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reconstruction in iraq

After $38-million Overhaul, Iraqi Port of Umm Qasr Is Back in Business
Norwegian grain carrier Banastrar discharged 52,000 tonnes of wheat.
UMM QASR--Business is picking up again at Umm Qasr, Iraq's primary portal to the Persian Gulf. At the refurbished docks, traditional Arabian wooden sailing vessels called dhows and modern steel-hulled freighters as well deliver cars, cigarettes, even sheep, side by side. A few meters away, a Norwegian-flagged grain carrier unloads the first wheat cargo since the war stopped deliveries early this year.

The busy trading activity at the port, located a few miles from the Kuwaiti border, is tangible proof of U.S. contractor Bechtel’s successful $38-million renovation project, says Bob Sinnott, Bechtel senior project manager.

When the Bechtel team arrived in Umm Qasr in late April, it set out to determine what was needed to get the port fully operational again. "The first thing we had to do was dredge the harbor," Sinnott says along the port’s berths.

San Francisco-based Bechtel sub-contracted the project to Great Lakes Dredge and Dock Co., Chicago. The $16-million dredging project started on May 8 (ENR 5/5, p. 16) and finished Sept. 4, according to Sinnott.


After dredging, the depth of the harbor is 12.5 meters at low tide, with a tidal swing of around 4.5 meters. Sinnott explains that the initial dredging operation ran to berth 10 then continued to berth 21. There are 21 berths at the port. The old port has nine and the new port 12.

In four months, roughly 600,000 cubic meters of silt was removed by a dredger brought over from the United States to open the 5-km-long harbor to shipping, according to figures from the United States Agency for International Development.

Sinnott says another $10 million went to wreck recovery, a project carried out by Titan Maritime LLC. Ft. Lauderdale, Fla.-based salvage specialists. Areas of the port are still littered with huge chunks of wreckage retrieved from the depths in recent months.

There was also post-war sabotage to counter. "We had a lot of sabotage and looting which made the port completely inoperable," Sinnott says. "We have done basic repairs to put the port system back in operation."

Trucks take on grain for delivery under World Food Program.

Underscoring the efforts to get the port operational, the Norwegian vessel Banastrar started unloading 52,000 metric tons of wheat through a renovated system of vacuums that moves the grain along conveyor belts to 48 grain silos located slightly offshore.

The ship started delivery on October 21 and was scheduled to finish discharging by November 12, the Norwegian captain, Odvvar Eriksen, says in the dining hall of the ship. The grain, sent by the World Food Program, will be trucked to various parts of the country to feed a population that still largely relies on UN food rationing.

Iraq currently needs to import as much as 580,000 tons of food a month to feed its population, according to a U.S. AID spokesman.

Bechtel allocated $3 million to make sure the grain discharged without a hitch and sub-contracted to the Iraqi company al-Abadi. "Al-Abadi provided the manpower and supervised the manpower," Sinnott says. "They have been working hand in hand with Bechtel."

To move grain from the berth to the silos, with a storage capacity of 60,000 metric tons, new electrical parts were needed. "We had to buy relays to run the conveyor belts and interlocks," Sinnott says. "The electrical system is now in very good shape."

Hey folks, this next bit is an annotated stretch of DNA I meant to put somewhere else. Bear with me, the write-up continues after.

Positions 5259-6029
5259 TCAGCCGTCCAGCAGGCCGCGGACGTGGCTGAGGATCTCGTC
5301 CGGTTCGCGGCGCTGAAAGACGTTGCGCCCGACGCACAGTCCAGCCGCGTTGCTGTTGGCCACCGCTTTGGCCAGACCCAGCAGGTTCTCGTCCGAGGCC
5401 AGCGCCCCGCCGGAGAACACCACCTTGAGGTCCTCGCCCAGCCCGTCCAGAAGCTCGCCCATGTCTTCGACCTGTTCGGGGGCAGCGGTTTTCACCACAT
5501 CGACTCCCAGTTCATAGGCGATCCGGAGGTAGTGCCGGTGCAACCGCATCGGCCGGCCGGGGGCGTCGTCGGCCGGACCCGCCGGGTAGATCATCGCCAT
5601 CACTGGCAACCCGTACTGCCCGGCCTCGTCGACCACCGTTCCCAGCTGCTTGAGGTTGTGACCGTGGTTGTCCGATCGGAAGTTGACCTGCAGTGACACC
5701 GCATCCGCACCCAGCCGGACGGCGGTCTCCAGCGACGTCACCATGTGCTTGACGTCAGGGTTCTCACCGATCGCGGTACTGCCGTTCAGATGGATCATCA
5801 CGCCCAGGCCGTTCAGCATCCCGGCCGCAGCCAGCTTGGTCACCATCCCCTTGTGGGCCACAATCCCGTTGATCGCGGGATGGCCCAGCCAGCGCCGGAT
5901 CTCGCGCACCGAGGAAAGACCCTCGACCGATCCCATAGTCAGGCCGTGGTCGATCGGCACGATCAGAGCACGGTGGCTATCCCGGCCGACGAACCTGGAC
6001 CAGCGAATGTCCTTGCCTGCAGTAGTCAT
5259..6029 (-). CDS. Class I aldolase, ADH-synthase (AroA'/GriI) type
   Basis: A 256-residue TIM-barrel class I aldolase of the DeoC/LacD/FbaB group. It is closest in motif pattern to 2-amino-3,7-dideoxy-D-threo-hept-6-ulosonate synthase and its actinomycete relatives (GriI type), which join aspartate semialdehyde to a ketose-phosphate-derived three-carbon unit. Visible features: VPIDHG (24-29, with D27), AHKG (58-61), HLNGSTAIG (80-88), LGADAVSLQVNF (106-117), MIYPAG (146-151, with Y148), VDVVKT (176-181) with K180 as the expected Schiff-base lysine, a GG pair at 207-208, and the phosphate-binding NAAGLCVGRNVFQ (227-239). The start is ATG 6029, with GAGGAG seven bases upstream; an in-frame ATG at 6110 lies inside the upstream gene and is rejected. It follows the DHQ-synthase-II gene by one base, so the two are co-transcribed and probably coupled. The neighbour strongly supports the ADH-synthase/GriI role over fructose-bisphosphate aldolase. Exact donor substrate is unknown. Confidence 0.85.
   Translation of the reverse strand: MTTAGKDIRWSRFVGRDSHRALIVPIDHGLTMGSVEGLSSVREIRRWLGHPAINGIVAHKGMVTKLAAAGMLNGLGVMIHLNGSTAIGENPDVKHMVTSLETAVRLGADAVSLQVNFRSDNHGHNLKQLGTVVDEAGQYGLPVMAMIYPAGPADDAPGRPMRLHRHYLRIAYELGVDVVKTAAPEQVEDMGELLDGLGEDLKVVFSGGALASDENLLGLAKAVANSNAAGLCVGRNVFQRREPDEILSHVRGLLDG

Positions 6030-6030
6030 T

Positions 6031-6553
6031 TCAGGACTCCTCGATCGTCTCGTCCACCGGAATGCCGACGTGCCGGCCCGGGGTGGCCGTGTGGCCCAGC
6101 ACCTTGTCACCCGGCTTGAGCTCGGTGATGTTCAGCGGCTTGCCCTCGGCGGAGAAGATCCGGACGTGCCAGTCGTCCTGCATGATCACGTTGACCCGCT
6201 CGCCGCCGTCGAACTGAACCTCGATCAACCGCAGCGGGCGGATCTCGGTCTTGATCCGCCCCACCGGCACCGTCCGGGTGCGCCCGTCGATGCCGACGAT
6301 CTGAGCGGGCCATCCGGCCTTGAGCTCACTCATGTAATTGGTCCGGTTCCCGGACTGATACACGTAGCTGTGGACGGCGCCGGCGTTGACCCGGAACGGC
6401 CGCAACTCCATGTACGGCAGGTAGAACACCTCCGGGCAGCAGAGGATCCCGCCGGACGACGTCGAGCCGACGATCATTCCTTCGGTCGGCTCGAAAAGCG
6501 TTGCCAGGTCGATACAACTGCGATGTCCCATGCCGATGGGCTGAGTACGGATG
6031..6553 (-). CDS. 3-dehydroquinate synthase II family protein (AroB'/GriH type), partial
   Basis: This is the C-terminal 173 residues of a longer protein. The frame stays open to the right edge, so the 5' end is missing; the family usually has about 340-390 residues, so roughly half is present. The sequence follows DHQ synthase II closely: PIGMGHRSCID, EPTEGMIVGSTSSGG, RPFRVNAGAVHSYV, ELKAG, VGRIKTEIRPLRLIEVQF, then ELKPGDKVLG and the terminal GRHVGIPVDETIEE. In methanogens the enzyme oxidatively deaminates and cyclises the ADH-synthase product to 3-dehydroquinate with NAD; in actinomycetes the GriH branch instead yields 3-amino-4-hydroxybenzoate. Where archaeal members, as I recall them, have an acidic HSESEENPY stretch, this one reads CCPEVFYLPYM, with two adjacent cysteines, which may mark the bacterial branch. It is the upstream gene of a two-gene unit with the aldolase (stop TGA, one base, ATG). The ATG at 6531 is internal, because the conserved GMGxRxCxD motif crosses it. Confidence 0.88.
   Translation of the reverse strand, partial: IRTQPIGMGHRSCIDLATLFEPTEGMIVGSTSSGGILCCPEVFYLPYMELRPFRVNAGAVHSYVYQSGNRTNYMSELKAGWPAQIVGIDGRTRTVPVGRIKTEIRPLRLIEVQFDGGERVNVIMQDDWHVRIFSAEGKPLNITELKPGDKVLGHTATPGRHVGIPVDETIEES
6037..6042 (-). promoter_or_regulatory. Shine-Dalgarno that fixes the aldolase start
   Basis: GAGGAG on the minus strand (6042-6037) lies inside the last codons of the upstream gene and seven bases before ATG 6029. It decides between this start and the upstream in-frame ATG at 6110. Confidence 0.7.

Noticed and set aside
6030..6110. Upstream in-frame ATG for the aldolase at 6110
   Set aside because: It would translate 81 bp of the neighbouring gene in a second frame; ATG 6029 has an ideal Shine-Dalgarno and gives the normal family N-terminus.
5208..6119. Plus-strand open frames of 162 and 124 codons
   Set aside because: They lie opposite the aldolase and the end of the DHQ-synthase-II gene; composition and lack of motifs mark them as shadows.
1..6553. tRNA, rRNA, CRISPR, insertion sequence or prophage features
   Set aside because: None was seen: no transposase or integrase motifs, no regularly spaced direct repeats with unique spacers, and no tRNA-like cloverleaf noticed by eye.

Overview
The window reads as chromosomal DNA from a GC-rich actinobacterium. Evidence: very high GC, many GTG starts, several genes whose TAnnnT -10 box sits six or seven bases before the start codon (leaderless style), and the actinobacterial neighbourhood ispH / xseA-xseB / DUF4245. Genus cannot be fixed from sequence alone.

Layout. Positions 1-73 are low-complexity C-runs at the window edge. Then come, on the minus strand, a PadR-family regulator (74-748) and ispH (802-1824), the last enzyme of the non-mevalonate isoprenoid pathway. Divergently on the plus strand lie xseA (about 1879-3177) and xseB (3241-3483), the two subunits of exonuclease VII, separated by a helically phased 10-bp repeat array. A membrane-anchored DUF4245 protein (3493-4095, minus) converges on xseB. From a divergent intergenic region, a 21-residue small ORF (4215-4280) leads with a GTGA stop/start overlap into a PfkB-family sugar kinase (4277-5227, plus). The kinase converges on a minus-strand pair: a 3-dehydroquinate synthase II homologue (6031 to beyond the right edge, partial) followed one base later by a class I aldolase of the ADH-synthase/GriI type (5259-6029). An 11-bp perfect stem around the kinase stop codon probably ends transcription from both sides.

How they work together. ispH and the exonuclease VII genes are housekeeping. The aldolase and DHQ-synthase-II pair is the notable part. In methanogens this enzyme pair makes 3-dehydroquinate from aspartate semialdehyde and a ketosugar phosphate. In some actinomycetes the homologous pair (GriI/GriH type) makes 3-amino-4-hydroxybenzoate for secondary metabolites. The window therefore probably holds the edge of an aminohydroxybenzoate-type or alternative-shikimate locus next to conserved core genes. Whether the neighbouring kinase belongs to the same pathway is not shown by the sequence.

After six months' work, trade is beginning to rebound.

He explains that the unloading capacity at the grain terminal is now running at about "a quarter" of full capacity. "The silos and discharge facilities are at 100% capacity," Sinnott adds.

Outside of the grain silo, the old and new ports at Umm Qasr are also near full capacity. "Of the 21 total berths, 15 are currently operational," says Capt. John Gaughan, principal maritime advisor to the Iraqi Ministry of Transportation.

Gaughan also says there are two working cranes at the port, which can off load about eight box lifts an hour. "This is as good as or better than before the war," he says. "This compares to 20 box lifts a day in other ports in the region."

There are few glitches to work out, however. The port is still run by installed generators. "The port is still not hooked up to the national grid," Gaughan says. "The substation on the outskirts of the port is not functioning. It was disabled by looting."

The port is also needs new equipment. "We could use new tug boats, pilot boats and dredges," Gaughan says. "We don’t have enough tug boats."

There is also the issue of how to pay for the future maintenance of the port. To generate revenue, the Iraqi Port Authority along with Bechtel plans to implement a new tariff system for the port, "which is competitive globally," Gaughan says. "The tariffs are higher than most in the region in the region for two reasons."

Conveyors move grain from ship's holds to silos.

He points to the government subsidization of port operations throughout the Middle East and the need to use revenue from tariffs to pay for the maintenance of the port.

The Banastrar, for example, had to pay about $75,000 in port fees. "The waterway has to be dredged annually, which is expensive, so users are made to pay this cost," Gaughan says.

There is also the problem of collecting tariffs. Currently, customs inspections are handled by six officers brought in from Dubai, though Gaughan say Iraqi citizens should soon take over.

Meanwhile, to make sure the Umm Qasr project ran smoothly, U.S. AID turned to the US Army Corps of Engineers. Six Corps engineers are onsite as troubleshooters. "U.S. AID got the bang for the buck," a corps engineer on the standing on the deck of the Banastrar says.

(Photos by Glen C. Carey)

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